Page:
• In Small Gods, Omnia declared war on Ephebe in retaliation for the murder of an Omnian missionary... well, the mocking and humiliation of an Omnian missionary who was later mysteriously murdered on his way home, but the fundamental truth is that the Ephebians murdered the missionary by not embracing his preachings. While this led to a Curb-Stomp Battle that sunk the Omnian fleet, Exquisitor Vorbis made the most of the situation, by sneaking an Omnian army - that had begun crossing the desert before the missionary even entered Ephebe - into the enemy capital during peace talks. "You had to have a mind like Vorbis' to plan your retaliation before your attack."
    • In Interesting Times, Lord Hong is giving extensive support to highly ineffective "revolutionaries" to create a pretext for him to launch a potent counter-revolution. As his long-term goal is to Take Over the World, he arranges for them to have a figurehead from outside The Empire (Rincewind), giving him an excuse to declare war on Ankh-Morpork in the future.
  • The Dresden Files: In book 3, Grave Peril, this turns out to be the cause of most of the problems of the books: the Red Court was ready to launch a war against the White Council, and just needed a good excuse to do so, so they manipulate Harry into breaking Sacred Hospitality. Harry sees that he's being maneuvered into the trap and knows what the consequences will be, but since the alternatives would be the death of him and several innocents, along with the unmaking of a Holy Sword, he does it anyway.
    • Only part of the Court wanted to go to war. The people behind the incidents of the novel wanted to make Harry suffer, figuring he wasn't crazy enough to trigger a full-on war... which he was. The more level-headed members tried to broker peace later because the war started before all their preparations were complete, preventing a quick victory for the Court.
  • The Emperor's Coloured Coat by John Biggins. Otto Prohaska gets caught up in the plot to assassinate Archduke Ferdinand to create a pretext for war against Serbia. There are indications that the Austrian chief of staff is behind it, and Otto never finds out if the Archduke's death was part of the conspiracy or simply a lucky break by the assassins, who were so incompetent it was assumed they'd be caught long before they got near their target. Regardless, as the assassination triggers World War One and the break-up of Austria-Hungary, it turned out to be an even bigger cock-up.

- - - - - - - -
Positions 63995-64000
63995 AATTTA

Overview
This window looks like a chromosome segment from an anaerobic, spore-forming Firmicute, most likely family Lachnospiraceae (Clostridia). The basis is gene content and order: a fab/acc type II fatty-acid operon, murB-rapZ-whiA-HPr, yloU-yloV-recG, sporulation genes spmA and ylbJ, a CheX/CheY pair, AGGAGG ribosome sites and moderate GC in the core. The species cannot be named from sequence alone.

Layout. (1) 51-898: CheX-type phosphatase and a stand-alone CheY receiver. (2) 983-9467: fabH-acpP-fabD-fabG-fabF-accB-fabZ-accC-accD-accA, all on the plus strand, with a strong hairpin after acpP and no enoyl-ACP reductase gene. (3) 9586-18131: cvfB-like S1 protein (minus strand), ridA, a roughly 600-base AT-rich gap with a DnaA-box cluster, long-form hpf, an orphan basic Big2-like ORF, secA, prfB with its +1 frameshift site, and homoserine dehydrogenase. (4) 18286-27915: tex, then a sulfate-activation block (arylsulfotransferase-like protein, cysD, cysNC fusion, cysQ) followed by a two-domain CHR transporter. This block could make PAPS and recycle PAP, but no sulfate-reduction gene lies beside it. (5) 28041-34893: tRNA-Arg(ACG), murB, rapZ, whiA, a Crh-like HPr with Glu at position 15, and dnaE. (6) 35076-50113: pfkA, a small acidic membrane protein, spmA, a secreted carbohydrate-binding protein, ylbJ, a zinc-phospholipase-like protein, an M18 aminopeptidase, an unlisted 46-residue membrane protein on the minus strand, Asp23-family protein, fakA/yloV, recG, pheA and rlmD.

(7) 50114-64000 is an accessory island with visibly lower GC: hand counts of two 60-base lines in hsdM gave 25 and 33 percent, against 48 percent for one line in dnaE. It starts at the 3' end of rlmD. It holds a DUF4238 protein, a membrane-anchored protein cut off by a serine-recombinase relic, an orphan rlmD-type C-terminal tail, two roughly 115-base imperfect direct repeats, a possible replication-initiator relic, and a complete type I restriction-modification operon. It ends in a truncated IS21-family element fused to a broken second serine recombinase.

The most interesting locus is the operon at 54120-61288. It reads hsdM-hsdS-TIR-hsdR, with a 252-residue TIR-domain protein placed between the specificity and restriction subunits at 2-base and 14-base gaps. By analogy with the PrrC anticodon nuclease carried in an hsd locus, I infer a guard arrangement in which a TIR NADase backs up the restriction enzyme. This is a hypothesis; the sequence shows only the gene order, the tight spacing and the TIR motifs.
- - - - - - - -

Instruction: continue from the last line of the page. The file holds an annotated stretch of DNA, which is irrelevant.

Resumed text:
• Mocked in The Elenium, when a discussion on whether to go to war with Otha and his Zemochs could be justified. It’s brought up that there was never an armistice or even a declared ceasefire, just the fact that both sides bludgeoned each other to exhaustion that led an end to the overt hostilities. One of the Church Knights jokes that the Eosian continent was just resting, for 500 years, and that they felt sufficiently rested to resume the fight.
  • Fire & Blood: Aegon the Conqueror had already been planning on taking Westeros one way or another, he and his sisters having scouted out much of the continent beforehand, but it's only when his offers of dynastic alliance are violently rebuffed that his family bring out the dragons, and set about taking it by force.
  • How a Realist Hero Rebuilt the Kingdom: